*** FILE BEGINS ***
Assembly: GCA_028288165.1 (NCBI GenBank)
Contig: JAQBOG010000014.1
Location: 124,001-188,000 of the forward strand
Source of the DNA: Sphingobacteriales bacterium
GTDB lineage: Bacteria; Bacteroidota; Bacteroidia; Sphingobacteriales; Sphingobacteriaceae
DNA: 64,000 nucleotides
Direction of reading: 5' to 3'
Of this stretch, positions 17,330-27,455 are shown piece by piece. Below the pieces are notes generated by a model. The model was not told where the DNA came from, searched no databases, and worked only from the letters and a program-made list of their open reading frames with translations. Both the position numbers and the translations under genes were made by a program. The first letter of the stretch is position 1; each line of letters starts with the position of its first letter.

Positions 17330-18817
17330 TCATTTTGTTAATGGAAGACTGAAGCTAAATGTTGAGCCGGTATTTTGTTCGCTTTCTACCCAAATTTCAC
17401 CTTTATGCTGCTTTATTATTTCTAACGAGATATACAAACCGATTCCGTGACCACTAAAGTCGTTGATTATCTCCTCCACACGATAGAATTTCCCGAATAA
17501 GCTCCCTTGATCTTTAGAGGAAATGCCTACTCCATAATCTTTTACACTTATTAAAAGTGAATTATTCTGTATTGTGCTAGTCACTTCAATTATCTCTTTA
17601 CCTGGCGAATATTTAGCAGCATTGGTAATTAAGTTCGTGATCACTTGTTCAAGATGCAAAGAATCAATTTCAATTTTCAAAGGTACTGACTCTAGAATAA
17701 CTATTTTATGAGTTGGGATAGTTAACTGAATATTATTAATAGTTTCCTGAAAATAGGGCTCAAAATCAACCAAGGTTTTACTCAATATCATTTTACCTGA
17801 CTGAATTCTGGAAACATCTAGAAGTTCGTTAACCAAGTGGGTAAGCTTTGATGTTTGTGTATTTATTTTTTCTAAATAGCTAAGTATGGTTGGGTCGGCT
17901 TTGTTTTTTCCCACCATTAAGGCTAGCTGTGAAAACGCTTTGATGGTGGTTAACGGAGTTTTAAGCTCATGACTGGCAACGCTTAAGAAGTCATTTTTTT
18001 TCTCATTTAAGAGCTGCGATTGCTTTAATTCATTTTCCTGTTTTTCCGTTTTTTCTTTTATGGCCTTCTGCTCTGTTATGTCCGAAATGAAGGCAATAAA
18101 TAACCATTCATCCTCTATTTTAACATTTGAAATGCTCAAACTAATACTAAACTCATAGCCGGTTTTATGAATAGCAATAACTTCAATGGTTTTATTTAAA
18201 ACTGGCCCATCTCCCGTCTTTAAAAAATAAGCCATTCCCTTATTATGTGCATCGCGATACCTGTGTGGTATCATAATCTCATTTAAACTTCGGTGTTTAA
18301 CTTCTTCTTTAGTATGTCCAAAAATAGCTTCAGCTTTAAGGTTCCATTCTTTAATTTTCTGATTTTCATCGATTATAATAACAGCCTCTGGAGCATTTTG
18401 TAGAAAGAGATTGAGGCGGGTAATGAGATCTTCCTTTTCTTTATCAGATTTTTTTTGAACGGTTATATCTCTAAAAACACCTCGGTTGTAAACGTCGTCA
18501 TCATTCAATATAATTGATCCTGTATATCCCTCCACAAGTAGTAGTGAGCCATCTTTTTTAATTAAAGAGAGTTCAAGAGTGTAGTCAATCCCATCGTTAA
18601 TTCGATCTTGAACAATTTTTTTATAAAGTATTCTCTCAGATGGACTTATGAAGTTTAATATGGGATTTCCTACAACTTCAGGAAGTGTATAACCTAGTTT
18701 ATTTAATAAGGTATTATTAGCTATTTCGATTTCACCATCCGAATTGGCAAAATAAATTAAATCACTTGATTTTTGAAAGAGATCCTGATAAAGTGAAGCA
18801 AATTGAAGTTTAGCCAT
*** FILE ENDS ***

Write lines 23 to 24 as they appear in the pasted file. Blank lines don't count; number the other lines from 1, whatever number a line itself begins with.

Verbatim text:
18601 TTCGATCTTGAACAATTTTTTTATAAAGTATTCTCTCAGATGGACTTATGAAGTTTAATATGGGATTTCCTACAACTTCAGGAAGTGTATAACCTAGTTT
18701 ATTTAATAAGGTATTATTAGCTATTTCGATTTCACCATCCGAATTGGCAAAATAAATTAAATCACTTGATTTTTGAAAGAGATCCTGATAAAGTGAAGCA